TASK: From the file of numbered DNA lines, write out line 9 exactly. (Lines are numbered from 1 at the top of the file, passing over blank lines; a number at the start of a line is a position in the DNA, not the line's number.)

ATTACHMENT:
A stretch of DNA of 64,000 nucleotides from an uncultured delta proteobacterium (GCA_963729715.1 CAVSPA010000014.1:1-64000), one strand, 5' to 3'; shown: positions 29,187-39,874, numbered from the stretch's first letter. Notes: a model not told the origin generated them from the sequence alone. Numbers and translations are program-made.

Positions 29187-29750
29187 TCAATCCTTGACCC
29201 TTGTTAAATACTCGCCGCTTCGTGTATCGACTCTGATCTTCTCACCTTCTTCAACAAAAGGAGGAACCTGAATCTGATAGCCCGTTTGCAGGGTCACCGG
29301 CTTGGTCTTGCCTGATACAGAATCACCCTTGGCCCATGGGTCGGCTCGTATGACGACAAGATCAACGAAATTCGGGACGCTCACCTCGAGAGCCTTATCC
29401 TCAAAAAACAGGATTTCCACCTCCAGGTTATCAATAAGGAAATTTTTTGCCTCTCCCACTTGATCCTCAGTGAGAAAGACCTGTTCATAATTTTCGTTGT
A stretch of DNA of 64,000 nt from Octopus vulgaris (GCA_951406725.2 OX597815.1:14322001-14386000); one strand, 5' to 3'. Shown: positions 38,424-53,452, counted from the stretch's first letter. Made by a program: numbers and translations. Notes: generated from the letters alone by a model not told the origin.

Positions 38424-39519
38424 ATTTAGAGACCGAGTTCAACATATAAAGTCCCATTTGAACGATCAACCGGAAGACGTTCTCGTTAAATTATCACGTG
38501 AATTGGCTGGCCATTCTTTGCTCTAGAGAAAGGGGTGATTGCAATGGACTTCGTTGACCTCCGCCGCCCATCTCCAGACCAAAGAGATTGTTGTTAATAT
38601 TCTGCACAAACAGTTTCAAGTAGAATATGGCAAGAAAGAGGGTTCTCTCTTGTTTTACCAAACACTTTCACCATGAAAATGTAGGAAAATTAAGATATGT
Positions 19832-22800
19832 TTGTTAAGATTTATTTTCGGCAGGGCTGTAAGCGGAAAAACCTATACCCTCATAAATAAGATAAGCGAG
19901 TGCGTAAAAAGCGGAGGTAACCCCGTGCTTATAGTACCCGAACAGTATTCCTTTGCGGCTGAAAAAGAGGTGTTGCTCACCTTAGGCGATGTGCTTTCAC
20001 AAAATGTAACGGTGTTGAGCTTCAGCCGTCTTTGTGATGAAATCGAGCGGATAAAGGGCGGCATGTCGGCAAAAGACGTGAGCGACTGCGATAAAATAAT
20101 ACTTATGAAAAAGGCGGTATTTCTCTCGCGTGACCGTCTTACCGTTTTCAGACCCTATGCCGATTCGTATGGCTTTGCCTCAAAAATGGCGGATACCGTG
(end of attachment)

38424 ATTTAGAGACCGAGTTCAACATATAAAGTCCCATTTGAACGATCAACCGGAAGACGTTCTCGTTAAATTATCACGTG